Meet Jancis Robinson
The British winescribe Jancis Robinson - Master of Wine and Officer of the Order of the British Empire (OBE) - is one of the world's most prolific wine writers, making the easily verifiable claim that she has written "millions of words about wine" (and probably uttered nearly that many more on radio, television and in public appearances).
She is also surely among the world's most popular wine journalists, boasting a clear, informative and entertaining writing style in books and articles that qualify as literary essays, going far beyond mere tasting notes and wine-buying guides.
Perhaps most telling, it is difficult to find a wine enthusiast who does not admire Ms. Robinson, a condition that stands in clear contrast to some of the more controversial popular American and French wine commentators, who seem to attract critics as vocal as their fans.
Chances are most of you know Jancis Robinson and her writing as well as I do, but I re-introduce her today for two reasons: She has asked our help in promoting the Geoffrey Roberts Award, a scholarship that provides an international travel budget up to £3,000 (about US$5,000) for researchers conducting serious studies related to wine, food and travel; and, in the process of our E-mail conversation, I learned that she has also recently updated and redesigned her excellent Website,
The Geoffrey Roberts Award
According to a news release provided by Ms. Robinson, this special annual award commemorates the life and work of the late Geoffrey Roberts, a wine importer based in London. It has been made annually since 1996 to a deserving potential achiever in the worlds of food, drink or travel, continuing Geoffrey's lifelong encouragement of excellence in these related fields.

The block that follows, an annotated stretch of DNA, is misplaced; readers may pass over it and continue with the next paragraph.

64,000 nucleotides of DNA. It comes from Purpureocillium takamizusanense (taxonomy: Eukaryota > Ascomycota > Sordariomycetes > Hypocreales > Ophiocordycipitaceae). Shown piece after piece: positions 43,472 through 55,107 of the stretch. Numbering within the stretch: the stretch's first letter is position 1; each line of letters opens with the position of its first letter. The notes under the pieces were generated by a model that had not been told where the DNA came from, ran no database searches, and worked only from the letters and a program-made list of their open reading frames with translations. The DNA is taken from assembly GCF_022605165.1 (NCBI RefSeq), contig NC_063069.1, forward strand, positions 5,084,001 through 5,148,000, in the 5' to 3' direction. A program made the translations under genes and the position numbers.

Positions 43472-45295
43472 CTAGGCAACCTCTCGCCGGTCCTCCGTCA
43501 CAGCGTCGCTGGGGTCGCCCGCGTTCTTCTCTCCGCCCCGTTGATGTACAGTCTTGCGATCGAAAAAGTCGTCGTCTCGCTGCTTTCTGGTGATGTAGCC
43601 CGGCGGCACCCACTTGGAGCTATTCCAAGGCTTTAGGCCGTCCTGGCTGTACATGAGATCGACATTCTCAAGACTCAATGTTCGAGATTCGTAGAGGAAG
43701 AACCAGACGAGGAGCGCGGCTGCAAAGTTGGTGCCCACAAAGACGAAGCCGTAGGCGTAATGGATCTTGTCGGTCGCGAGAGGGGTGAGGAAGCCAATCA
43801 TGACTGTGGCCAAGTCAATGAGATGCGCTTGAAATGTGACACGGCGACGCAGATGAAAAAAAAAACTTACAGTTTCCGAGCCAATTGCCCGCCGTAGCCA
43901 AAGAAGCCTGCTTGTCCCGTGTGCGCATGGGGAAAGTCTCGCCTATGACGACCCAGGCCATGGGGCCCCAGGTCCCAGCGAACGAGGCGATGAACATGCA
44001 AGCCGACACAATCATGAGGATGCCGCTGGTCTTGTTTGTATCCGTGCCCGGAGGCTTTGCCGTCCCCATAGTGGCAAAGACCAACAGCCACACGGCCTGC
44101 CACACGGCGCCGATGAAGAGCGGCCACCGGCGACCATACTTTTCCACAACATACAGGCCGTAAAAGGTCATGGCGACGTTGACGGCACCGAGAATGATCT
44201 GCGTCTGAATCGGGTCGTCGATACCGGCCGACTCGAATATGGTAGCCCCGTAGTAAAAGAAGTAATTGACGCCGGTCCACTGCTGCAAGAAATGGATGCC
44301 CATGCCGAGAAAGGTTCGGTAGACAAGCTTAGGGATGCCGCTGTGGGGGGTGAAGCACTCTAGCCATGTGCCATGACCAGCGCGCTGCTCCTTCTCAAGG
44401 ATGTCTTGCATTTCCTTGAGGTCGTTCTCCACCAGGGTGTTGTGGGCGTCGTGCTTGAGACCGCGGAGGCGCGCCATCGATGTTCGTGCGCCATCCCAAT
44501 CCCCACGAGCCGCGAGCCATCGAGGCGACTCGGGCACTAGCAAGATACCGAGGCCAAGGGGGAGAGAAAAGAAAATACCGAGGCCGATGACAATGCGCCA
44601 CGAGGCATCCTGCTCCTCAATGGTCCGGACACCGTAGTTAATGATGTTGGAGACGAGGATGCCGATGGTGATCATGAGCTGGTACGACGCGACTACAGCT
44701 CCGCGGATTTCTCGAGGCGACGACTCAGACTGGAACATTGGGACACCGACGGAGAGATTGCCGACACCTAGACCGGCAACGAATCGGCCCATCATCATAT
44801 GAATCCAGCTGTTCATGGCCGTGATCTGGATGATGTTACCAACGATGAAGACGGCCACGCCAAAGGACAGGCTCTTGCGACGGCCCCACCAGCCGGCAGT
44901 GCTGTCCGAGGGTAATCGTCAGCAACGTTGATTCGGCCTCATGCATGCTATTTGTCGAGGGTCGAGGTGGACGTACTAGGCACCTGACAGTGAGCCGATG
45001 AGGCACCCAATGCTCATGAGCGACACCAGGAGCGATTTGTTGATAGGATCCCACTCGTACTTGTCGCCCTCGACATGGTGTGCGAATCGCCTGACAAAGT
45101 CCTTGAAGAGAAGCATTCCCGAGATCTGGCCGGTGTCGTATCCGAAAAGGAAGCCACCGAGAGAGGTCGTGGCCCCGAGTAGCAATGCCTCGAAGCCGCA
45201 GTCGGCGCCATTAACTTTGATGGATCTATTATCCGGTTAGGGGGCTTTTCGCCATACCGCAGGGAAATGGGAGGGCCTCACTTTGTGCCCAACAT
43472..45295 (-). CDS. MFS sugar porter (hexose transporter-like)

In previous years, the Geoffrey Roberts Award has brought farmers' markets to Australia; yielded a brand-new Somerset cheese; funded research into the effects of vineyard altitude on the longevity of wine drinkers; and dramatically increased our knowledge of Eastern European indigenous grape varieties.
The Award is run by a London-based registered charity whose trustees include Neville Abraham CBE and Nicholas Lander of Financial Times. Anyone may apply regardless of age, experience or nationality. Information on applying, and a downloadable (rich-text format) application form will be found online at
"If you are a visitor of longstanding you may get quite a shock to see so much white space and so little yellow-green," Ms. Robinson wrote of the recent redesign of her Website, which she now considers her principal wine-writing activity. "You are warmly invited to explore the new site which has been designed expressly to make it even easier to use."
The Robinson site is divided into two parts: Free contents, plus the paid-subscription-only "Purple Pages."
There's plenty of subtance on the free side, including a regular "Wines of the Week" feature (this week's topic is "Inexpensive Viognier"); wine news, including links to her recent articles in Financial Times and other publications (currently featured, a downloadable 14-page article on 2003 Bordeaux by the merchant Bill Blatch); food news written by her husband, food writer and restaurateur Nick Lander; plus travel tips, her recommended wine-related Web links, information about her books, and an extensive, readable biography.
The Purple Pages are updated frequently, apparently several days a week, and include an eclectic combination of news, essays, tasting notes and submissions from readers. Recent updates include such diverse topics as "Some bizarre new wine specialities" and "Watered wine continued" (Jan. 12); "The perfect wine list" (Jan. 6); "Australia's two greatest Chardonnays" (Jan. 5), and "Bordeaux 1999s: how do they look now?" (Jan. 1).
Subscriptions aren't cheap - online access for all articles to be published during the calendar year 2004 costs £49 - around $85/€79 - but based on content and value, I'd take it in an instant over Wine Spectator or Robert M. Parker Jr.'s Wine Advocate at comparable prices.
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Wednesday, Jan. 14, 2004